Synopsis: An Army of Computing Power

To calculate the electronic properties of complex materials, researchers have developed an algorithm that harnesses the computing power of tens of thousands of processors.
Synopsis figure
Courtesy A. Theiss/ Jülich Research Center

When it comes to studying solid-state systems on a microscopic scale, electronic structure calculations based on density-functional theory (DFT) are among the most popular. Currently, the cost of computational time limits these calculations to periodic systems of about a thousand atoms, which is often too small to describe amorphous and disordered materials, or composite structures, such as thin-film devices.

Writing in Physical Review B, Alexander Thiess, at the Jülich Research Center in Germany, and colleagues report an algorithm that allows tens of thousands of processors to efficiently communicate while performing density-functional calculations. As a result, they are able to calculate the electronic properties of systems ten times larger than what was previously possible with similar methods. To demonstrate their new code, they put 65,536 processors to work at solving the matrix equation of a system of more than 16,000 atoms.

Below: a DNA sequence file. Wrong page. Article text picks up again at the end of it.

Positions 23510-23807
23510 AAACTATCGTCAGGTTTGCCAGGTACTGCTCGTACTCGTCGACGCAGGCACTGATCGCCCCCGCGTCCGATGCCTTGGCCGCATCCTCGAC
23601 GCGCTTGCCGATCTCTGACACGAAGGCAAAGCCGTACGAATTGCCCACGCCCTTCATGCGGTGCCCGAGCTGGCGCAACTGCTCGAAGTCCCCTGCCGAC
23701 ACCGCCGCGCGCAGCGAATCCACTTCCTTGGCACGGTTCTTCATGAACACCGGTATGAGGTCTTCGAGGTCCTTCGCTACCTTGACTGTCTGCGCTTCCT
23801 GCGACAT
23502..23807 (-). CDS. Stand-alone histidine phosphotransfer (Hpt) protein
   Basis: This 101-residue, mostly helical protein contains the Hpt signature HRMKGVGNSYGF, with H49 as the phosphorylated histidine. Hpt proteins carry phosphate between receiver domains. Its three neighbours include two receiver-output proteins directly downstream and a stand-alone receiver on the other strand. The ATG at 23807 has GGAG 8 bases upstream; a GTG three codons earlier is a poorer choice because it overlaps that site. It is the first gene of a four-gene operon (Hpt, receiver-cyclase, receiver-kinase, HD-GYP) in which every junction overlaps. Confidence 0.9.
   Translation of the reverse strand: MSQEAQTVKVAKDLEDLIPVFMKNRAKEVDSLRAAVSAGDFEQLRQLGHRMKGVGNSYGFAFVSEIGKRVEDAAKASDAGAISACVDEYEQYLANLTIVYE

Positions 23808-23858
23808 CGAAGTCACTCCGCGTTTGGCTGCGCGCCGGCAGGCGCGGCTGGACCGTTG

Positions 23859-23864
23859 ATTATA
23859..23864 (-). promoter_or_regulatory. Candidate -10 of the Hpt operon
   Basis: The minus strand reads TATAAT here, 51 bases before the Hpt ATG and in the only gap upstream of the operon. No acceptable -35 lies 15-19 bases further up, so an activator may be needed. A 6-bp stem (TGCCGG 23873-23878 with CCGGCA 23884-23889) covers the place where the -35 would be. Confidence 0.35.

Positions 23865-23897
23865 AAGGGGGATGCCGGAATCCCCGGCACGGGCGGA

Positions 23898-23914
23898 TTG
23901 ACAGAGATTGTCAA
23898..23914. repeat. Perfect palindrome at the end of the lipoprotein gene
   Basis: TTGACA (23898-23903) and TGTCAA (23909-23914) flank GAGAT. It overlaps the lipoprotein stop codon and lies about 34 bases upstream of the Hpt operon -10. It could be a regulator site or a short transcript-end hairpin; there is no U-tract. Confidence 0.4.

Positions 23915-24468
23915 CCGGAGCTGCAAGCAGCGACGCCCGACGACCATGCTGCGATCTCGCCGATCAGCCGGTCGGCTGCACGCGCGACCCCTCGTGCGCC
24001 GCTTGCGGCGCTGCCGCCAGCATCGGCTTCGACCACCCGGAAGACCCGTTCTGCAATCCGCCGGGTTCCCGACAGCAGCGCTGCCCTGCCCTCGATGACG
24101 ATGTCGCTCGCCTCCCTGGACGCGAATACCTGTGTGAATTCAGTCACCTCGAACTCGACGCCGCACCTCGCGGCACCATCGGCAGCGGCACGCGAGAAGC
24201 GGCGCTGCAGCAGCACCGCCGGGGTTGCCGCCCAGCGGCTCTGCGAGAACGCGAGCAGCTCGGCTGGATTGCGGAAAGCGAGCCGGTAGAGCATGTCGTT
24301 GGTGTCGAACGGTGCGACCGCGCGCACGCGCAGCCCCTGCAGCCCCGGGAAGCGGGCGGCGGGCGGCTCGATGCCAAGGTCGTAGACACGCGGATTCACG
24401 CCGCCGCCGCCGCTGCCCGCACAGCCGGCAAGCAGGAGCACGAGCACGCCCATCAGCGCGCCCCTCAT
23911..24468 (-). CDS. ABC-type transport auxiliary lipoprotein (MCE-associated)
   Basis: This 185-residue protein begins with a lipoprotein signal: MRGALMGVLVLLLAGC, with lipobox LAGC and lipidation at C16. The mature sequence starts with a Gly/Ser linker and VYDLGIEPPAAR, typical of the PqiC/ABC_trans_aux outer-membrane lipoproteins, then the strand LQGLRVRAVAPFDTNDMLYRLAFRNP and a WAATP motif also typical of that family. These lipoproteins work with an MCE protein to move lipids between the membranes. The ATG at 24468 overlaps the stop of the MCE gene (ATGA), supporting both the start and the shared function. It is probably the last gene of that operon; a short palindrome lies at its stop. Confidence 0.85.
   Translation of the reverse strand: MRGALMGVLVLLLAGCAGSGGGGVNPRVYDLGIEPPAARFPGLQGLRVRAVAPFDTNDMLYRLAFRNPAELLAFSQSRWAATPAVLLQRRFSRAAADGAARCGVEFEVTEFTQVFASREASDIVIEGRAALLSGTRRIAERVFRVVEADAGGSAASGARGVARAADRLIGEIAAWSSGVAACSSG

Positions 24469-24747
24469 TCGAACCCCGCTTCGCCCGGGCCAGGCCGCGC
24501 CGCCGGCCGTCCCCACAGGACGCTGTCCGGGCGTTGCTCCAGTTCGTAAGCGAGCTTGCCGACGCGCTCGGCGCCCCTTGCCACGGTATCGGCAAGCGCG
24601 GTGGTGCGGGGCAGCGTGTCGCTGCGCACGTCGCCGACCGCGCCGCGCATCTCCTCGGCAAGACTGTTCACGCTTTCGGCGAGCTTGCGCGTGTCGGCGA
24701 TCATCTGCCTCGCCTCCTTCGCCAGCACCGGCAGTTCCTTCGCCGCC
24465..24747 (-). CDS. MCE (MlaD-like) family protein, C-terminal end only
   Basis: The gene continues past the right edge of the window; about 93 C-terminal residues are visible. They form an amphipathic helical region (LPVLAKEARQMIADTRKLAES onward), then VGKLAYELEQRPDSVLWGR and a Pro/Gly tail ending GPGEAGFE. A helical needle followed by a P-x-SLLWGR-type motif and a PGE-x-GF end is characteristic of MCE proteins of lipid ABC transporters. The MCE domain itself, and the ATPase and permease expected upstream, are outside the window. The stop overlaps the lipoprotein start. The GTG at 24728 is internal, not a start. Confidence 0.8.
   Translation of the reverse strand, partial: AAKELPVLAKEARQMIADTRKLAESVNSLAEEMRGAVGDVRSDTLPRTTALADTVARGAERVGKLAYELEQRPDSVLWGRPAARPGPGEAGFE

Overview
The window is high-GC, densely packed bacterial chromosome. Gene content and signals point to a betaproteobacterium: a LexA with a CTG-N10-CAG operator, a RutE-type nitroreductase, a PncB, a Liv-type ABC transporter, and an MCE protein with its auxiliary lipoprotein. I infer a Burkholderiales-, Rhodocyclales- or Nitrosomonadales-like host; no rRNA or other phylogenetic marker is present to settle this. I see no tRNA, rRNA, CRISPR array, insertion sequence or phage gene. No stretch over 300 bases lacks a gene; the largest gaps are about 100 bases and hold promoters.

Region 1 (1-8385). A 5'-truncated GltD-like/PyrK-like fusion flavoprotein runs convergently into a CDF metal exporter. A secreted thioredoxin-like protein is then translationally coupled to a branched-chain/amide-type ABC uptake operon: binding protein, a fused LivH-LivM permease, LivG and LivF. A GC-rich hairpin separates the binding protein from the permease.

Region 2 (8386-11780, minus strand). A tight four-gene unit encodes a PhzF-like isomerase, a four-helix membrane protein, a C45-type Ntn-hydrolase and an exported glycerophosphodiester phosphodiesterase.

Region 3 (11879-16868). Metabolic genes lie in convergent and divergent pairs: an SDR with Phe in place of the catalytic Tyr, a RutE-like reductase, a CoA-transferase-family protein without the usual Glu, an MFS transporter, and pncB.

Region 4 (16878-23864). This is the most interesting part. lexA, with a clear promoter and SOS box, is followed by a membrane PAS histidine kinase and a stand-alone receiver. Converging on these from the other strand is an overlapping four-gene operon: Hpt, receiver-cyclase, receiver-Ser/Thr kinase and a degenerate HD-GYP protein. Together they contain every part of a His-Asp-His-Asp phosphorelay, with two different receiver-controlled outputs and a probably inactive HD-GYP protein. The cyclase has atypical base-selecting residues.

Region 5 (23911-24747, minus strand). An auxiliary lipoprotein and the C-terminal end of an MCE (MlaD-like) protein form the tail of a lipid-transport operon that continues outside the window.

This is one of the most precise DFT-based codes available, and unlike algorithms where increasing the size of the system demands an exponential growth in processing power, in Thiess et al.’s approach it scales linearly with system size (at least in the limit that a large number of processors are already being used). This tool will enable researchers to study new problems in large-scale systems, such as the effect of long-range interactions between particles, which is not easily calculated with existing codes. – Hari Dahal


Announcements

More Announcements »

Subject Areas

Materials ScienceComputational Physics

Previous Synopsis

Next Synopsis

Related Articles

Synopsis: Electron–Phonon Affair Comes to Light
Condensed Matter Physics

Synopsis: Electron–Phonon Affair Comes to Light

Photoelectron spectroscopy reveals the details of the interaction between electronic and vibrational excitations in a molecular material. Read More »

Synopsis: Topological Origami
Materials Science

Synopsis: Topological Origami

Origami formed by folding and cutting a material can feature well-defined, tunable mechanical properties. Read More »

Synopsis: Whisky-Inspired Coatings
Fluid Dynamics

Synopsis: Whisky-Inspired Coatings

As a whisky drop dries, a combination of molecules in the liquid ensure a spatially uniform deposition—a finding that could inspire coating technologies. Read More »

More Articles